According to the U.S. Health Resources and Services Administration (HRSA), there will be a shortage of addiction and mental health counselors and a surplus of school counselors and marriage and family therapists in the decade to come.
These predictions come from HRSA’s workforce projections, released recently for a variety of behavioral health professions, including professional counselors, through the year 2030.
Across the country, demand for addiction counselors is expected to increase by 21 percent through 2030, while the supply of these practitioners is expected to rise just six percent. For mental health counselors (defined as a practitioner “who work[s] with individuals and groups to deal with anxiety, depression, grief, stress, suicidal impulses and other mental and emotional health issues”), HRSA predicts that demand will grow by 18 percent while the supply of practitioners will grow by 13 percent.
In both cases, this would leave a deficit of many thousands of counselors across the United States.
“As indicated by the latest HRSA data, professional counselors who specialize in mental health and addictions are in high demand due to an ongoing, pervasive mental health workforce shortage and increased need, such as with the opioid epidemic,” says American Counseling Association President Simone Lambert. “As a profession, we must continue to advocate for access to mental health care in our schools and communities for clients of all ages and diverse backgrounds. In addition, we need to focus on creative solutions, such as telehealth, to service those in rural areas with limited mental health and addiction counselors. ACA continues to seek solutions toward licensure portability in the hopes that in the not-so-distant future professional counselors will be able to provide services across state lines or seamlessly relocate to assist struggling communities.”
On the flip side of the coin, HRSA reports that America is “producing a relatively large number of school counselors,” with a supply expected to increase by 101 percent through the next 11 years, far exceeding a demand growth of just three percent. Even if public schools across the country were to conform to the American School Counselor Association’s recommendation of one school counselor per 250 students, there would still be a surplus of school counselors in 2030, HRSA reports.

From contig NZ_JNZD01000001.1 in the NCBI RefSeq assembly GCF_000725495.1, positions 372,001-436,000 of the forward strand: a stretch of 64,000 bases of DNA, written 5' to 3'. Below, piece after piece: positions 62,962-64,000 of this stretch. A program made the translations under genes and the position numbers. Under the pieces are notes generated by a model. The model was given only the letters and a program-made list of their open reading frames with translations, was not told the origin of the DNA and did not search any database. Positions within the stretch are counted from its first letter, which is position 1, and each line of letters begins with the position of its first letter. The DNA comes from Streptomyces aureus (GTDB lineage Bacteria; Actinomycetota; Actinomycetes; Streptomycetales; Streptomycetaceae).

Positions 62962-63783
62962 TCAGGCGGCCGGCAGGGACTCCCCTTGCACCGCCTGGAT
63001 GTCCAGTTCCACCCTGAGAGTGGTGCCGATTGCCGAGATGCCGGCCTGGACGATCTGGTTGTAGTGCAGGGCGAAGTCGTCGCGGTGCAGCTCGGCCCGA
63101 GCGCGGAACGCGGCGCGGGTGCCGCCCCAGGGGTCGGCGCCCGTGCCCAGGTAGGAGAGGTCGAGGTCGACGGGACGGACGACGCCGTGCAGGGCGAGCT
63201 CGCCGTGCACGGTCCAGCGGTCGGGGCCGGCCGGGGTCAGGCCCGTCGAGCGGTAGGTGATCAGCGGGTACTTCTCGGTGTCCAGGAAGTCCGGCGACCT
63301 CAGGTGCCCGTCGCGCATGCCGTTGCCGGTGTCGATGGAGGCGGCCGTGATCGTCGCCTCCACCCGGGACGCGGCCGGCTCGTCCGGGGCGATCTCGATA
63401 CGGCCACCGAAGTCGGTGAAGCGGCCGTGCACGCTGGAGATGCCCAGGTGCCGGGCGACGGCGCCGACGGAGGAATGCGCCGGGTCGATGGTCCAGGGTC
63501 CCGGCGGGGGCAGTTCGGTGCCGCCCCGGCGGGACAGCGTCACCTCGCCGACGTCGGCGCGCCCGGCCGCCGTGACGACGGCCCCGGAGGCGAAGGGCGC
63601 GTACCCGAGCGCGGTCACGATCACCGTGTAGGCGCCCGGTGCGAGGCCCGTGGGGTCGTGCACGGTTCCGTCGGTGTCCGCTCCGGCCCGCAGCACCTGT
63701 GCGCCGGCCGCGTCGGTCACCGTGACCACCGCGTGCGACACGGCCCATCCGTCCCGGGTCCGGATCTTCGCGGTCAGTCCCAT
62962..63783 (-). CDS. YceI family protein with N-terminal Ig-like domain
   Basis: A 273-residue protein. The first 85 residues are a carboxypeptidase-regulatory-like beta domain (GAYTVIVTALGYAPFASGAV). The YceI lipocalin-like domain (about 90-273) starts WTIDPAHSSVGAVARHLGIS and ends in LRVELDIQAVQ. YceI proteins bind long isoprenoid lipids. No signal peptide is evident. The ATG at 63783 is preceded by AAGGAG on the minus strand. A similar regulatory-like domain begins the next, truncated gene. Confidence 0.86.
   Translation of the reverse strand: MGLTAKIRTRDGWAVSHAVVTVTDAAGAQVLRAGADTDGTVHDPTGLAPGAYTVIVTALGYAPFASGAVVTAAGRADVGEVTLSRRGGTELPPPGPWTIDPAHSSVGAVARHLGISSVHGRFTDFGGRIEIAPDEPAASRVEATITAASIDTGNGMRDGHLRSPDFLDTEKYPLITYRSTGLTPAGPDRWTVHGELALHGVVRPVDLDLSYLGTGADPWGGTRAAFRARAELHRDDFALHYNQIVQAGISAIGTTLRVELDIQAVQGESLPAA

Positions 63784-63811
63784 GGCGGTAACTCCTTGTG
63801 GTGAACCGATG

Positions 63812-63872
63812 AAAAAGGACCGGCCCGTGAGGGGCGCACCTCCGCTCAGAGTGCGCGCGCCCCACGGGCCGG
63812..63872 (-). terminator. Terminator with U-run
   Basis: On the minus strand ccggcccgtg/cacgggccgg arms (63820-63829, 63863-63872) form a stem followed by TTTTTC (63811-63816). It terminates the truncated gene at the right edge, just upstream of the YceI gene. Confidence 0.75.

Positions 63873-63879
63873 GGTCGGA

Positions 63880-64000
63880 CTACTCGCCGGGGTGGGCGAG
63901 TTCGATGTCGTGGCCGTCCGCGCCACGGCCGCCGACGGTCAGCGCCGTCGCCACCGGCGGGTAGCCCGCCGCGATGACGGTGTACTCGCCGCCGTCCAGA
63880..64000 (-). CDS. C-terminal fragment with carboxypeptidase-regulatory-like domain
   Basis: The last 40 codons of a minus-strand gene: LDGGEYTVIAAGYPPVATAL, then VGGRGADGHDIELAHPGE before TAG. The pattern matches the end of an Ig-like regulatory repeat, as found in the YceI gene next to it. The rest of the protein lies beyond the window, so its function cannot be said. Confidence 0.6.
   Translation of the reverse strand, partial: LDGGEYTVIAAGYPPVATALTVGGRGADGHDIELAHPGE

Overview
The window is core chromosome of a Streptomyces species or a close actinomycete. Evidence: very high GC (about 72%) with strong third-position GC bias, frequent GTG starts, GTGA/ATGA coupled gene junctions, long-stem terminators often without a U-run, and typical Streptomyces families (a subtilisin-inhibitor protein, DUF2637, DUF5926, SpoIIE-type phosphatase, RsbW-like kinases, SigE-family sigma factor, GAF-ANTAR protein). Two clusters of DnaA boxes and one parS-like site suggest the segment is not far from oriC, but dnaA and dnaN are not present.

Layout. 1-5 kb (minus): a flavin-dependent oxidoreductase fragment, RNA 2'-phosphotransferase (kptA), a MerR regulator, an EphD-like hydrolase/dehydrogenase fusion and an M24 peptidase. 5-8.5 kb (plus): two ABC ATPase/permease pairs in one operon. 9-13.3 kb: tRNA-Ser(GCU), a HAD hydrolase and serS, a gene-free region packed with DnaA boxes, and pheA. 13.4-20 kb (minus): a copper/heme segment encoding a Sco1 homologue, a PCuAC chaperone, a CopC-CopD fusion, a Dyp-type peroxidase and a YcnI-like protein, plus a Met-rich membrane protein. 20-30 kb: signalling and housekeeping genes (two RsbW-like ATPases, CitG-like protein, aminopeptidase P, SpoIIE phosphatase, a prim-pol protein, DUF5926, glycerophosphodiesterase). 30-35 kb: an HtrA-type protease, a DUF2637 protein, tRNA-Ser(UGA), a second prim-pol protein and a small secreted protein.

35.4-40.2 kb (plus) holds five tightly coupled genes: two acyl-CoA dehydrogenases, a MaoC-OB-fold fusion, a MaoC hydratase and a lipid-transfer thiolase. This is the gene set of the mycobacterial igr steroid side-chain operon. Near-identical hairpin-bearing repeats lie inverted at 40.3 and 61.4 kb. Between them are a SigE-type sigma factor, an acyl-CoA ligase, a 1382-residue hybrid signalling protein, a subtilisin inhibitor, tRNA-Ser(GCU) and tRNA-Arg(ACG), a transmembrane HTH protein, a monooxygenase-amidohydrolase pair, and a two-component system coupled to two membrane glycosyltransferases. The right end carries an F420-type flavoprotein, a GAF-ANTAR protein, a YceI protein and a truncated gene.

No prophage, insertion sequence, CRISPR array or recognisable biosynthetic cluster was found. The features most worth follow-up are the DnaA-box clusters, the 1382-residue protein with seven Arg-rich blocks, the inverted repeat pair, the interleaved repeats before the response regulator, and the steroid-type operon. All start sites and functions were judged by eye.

HRSA’s projected surplus of marriage and family therapists is not quite as extreme, with demand growing by 14 percent and workforce supply increasing by 41 percent through 2030.
HRSA released these behavioral health workforce predictions in December 2018.
This fall, the agency also released a state-by-state breakdown of supply and demand estimates for behavioral health jobs, including professional counselors, psychiatrists, social workers and other occupations through 2030.
Lambert, a licensed professional counselor and core counseling faculty member at Capella University, notes that the projected need for substance abuse and mental health counselors is reflected in the U.S. Department of Labor’s Occupational Outlook Handbook. The agency projects that employment of substance abuse, behavioral disorder and mental health counselors will grow 23 percent from 2016 to 2026, “much faster than the average for all occupations.”
Find out more:
- Projections for school counselors and mental health counselors
- Projections for addiction counselors
- Projections for marriage and family therapists
U.S. Department of Labor Occupational Outlook Handbook for substance abuse, behavioral disorder and mental health counselors
Opinions expressed and statements made in articles appearing on CT Online should not be assumed to represent the opinions of the editors or policies of the American Counseling Association.